Allan M. Malz, Ernst Schaumburg, Roman Shimonov, and Andreas Strzodka
The rise in the ten-year Treasury rate last summer was perhaps the most dramatic since the 2003 bond market sell-off. This post explains how major changes in the composition of agency mortgage-backed securities (MBS) ownership caused by the large-scale asset purchase programs (LSAPs) may have prevented a major convexity event triggered by MBS duration extension hedging. In fact, MBS hedging activity remained muted by historic standards and likely contributed only modestly to the rise in interest rates.
Historically, the risk of sudden yield curve movements has greatly affected the market for MBS, which represent claims on a pool of underlying residential mortgages. The interest rate risk of MBS differs from the interest rate risk of Treasury securities because of the embedded prepayment option in conventional residential mortgages that allows homeowners to refinance their mortgages when it is economical to do so: When interest rates fall, homeowners tend to refinance their existing loans into new lower-rate mortgages, thereby increasing prepayments and depriving MBS investors of the higher coupon income. However, when rates rise, refinancing activity tends to decline and prepayments fall, thereby extending the period of time MBS investors receive below-market rate returns on their investment. This is commonly known as “extension risk” in MBS markets.
Duration and Convexity
The effect of the prepayment option can be seen in the chart below, which displays the relationship between yield changes (x-axis) and changes in the value of an MBS (black) and a non-prepayable ten-year Treasury note (red). The sensitivity of each instrument to small changes in yields (essentially the slope of each yield-price relationship at the point at which the MBS was last hedged, indicated by the dashed line) is known as the effective duration, while the rate at which duration changes as yields change (the curvature of the price-yield relationship) is known as its convexity. In the example shown below, the MBS and Treasury security are duration matched in the sense that they will tend to move one-to-one for small changes in yields.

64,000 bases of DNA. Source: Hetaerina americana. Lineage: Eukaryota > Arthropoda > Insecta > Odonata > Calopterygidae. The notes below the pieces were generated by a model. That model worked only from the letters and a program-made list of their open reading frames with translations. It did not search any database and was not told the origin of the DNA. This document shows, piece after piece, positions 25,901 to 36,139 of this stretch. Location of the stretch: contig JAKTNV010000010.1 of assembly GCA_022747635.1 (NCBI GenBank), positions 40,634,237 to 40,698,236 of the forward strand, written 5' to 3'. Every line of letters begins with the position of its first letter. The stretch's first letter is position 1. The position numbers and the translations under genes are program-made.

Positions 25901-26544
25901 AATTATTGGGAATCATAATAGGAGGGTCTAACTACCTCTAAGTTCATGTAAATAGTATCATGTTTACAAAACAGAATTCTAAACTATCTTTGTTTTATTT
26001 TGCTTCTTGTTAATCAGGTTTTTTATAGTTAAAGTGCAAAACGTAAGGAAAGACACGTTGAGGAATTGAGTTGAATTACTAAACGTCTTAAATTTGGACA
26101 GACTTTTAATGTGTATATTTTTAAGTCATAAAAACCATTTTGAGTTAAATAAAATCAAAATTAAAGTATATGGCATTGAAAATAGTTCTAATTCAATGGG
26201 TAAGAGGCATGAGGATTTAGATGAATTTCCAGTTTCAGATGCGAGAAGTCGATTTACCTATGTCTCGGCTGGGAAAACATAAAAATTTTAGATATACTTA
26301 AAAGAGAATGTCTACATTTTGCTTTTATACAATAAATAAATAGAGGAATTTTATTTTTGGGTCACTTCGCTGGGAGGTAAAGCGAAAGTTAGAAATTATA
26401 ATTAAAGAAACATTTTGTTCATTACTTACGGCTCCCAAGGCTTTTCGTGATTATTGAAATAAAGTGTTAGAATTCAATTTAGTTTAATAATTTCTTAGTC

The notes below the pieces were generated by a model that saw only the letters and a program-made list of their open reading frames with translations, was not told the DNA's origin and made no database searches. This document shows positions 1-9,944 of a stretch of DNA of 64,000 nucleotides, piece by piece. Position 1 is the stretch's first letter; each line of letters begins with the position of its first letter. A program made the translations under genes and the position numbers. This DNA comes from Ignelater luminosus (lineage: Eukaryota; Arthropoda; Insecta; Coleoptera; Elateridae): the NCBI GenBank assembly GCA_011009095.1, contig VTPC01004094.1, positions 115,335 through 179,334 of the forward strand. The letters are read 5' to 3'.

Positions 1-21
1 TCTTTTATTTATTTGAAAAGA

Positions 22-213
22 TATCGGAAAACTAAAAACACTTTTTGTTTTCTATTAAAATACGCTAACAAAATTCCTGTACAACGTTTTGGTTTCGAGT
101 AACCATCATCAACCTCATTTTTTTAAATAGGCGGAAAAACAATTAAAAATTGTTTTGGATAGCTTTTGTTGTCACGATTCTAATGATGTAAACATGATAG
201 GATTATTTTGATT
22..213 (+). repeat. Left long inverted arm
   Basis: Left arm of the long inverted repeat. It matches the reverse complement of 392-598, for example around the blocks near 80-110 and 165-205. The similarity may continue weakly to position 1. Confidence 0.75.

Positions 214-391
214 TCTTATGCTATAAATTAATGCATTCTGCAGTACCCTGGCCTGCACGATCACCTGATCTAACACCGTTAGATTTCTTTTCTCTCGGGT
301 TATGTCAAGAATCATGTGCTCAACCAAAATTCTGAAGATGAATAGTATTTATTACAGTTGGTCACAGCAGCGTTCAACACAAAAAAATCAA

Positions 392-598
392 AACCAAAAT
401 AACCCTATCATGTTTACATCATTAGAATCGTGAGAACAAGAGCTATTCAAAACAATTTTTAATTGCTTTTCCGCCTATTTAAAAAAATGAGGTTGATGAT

When interest rates increase, the price of an MBS tends to fall at an increasing rate and much faster than a comparable Treasury security due to duration extension, a feature known as the negative convexity of MBS. Managing the interest rate risk exposure of MBS relative to Treasury securities requires dynamic hedging to maintain a desired exposure of the position to movements in yields, as the duration of the MBS changes with changes in the yield curve. This practice is known as duration hedging. The amount and required frequency of hedging depends on the degree of convexity of the MBS, the volatility of rates, and investors’ objectives and risk tolerances.
Duration hedging of MBS can be done with interest rate swaps or Treasury bonds and notes. When rates decline, hedgers will seek to increase the duration of their positions. This can be achieved by buying Treasury notes or bonds, or by receiving fixed payments in an interest rate swap. Conversely, MBS holders will find the duration of their MBS extending when rates increase, which they may choose to offset by selling Treasury notes or bonds, or by paying fixed in swaps. If sufficiently strong, this hedging activity can itself cause interest rates to rise further, and further increase duration for MBS holders, inducing another round of selling of Treasuries.
A Convexity Event Averted